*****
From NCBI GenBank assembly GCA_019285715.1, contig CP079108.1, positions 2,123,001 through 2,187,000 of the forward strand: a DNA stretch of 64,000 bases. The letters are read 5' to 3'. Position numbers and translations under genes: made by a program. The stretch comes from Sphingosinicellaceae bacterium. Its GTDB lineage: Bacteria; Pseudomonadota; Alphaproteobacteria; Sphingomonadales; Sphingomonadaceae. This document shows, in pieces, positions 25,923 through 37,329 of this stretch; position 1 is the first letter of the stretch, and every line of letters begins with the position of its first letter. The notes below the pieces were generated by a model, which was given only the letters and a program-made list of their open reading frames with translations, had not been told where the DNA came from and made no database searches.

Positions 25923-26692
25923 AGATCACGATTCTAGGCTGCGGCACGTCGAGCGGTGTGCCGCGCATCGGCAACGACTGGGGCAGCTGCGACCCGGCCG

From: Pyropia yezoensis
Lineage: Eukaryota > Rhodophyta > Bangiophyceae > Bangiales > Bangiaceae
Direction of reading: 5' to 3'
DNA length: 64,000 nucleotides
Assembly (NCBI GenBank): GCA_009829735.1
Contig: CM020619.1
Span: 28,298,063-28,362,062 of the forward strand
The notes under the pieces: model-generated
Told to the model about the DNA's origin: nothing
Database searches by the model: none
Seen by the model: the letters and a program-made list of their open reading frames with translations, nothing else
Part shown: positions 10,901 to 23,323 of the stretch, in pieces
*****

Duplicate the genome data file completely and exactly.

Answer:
From NCBI GenBank assembly GCA_019285715.1, contig CP079108.1, positions 2,123,001 through 2,187,000 of the forward strand: a DNA stretch of 64,000 bases. The letters are read 5' to 3'. Position numbers and translations under genes: made by a program. The stretch comes from Sphingosinicellaceae bacterium. Its GTDB lineage: Bacteria; Pseudomonadota; Alphaproteobacteria; Sphingomonadales; Sphingomonadaceae. This document shows, in pieces, positions 25,923 through 37,329 of this stretch; position 1 is the first letter of the stretch, and every line of letters begins with the position of its first letter. The notes below the pieces were generated by a model, which was given only the letters and a program-made list of their open reading frames with translations, had not been told where the DNA came from and made no database searches.

Positions 25923-26692
25923 AGATCACGATTCTAGGCTGCGGCACGTCGAGCGGTGTGCCGCGCATCGGCAACGACTGGGGCAGCTGCGACCCGGCCG

From: Pyropia yezoensis
Lineage: Eukaryota > Rhodophyta > Bangiophyceae > Bangiales > Bangiaceae
Direction of reading: 5' to 3'
DNA length: 64,000 nucleotides
Assembly (NCBI GenBank): GCA_009829735.1
Contig: CM020619.1
Span: 28,298,063-28,362,062 of the forward strand
The notes under the pieces: model-generated
Told to the model about the DNA's origin: nothing
Database searches by the model: none
Seen by the model: the letters and a program-made list of their open reading frames with translations, nothing else
Part shown: positions 10,901 to 23,323 of the stretch, in pieces